Article Abstract

Contemporary approaches in the use of extracorporeal membrane oxygenation to support patients waiting for lung transplantation

Authors: Steven P. Keller

Abstract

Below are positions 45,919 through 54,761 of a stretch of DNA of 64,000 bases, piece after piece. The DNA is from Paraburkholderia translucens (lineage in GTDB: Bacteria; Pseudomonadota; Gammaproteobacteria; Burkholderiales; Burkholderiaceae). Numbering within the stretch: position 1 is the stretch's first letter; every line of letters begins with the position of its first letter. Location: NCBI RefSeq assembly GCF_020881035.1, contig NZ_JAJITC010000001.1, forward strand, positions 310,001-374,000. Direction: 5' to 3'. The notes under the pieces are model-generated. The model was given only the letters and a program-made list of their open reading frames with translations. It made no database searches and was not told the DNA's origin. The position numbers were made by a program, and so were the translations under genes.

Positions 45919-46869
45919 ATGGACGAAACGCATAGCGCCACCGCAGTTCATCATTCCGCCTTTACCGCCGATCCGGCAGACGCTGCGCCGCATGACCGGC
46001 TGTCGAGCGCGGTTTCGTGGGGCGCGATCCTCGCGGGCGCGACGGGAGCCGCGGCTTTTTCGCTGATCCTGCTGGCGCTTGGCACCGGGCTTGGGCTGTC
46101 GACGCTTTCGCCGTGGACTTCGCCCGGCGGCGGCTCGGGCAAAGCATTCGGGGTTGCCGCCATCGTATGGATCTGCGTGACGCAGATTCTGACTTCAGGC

The introduction of the lung allocation score in 2005 prioritized patients with decreased transplant-free survival as the recipients of donor organs and effectively increased the number of critically-ill patients with end-stage lung disease waiting for transplantation. This change presented transplant programs with the challenge of how to both extend the lives of critically-ill, end-stage lung disease patients waiting for donor organs and maintain patient vitality to survival through the rigors of surgery and post-transplant recovery. Motivated by the dismal outcomes of patients maintained on mechanical ventilation pre-transplant, transplant centers increasingly deploy extracorporeal membrane oxygenation (ECMO) as a means of supporting patients with advanced disease as a bridge to successful lung transplantation. ECMO is an extracorporeal gas exchange device providing delivery of oxygen and removal of carbon dioxide from blood passed through the circuit. The specific cannulation strategy determines whether ECMO provides primarily respiratory or circulatory support. The cannulation approach is tailored to the specific physiological manifestations of the pre-lung transplant candidate’s disease process. For patients with profound hypoxic respiratory failure, a cannulation strategy that captures a large fraction of the venous return is required to maintain adequate support whereas lower circuit flows are sufficient for patients with predominantly hypercapnic respiratory failure. Improving outcomes and increasing experience with ECMO is motivating transplant centers to initiate support before patients require mechanical ventilation. Awake cannulation is increasingly common and is used to avoid the complications associated with intubation in advanced lung failure. Determining criteria for initiation of support and identifying the optimal approach to support patients with right heart failure in need of circulatory support are avenues of active investigation. Use of ECMO and other forms of extracorporeal support are rapidly becoming a mainstay in the care of the pre-lung transplant patient with advanced disease

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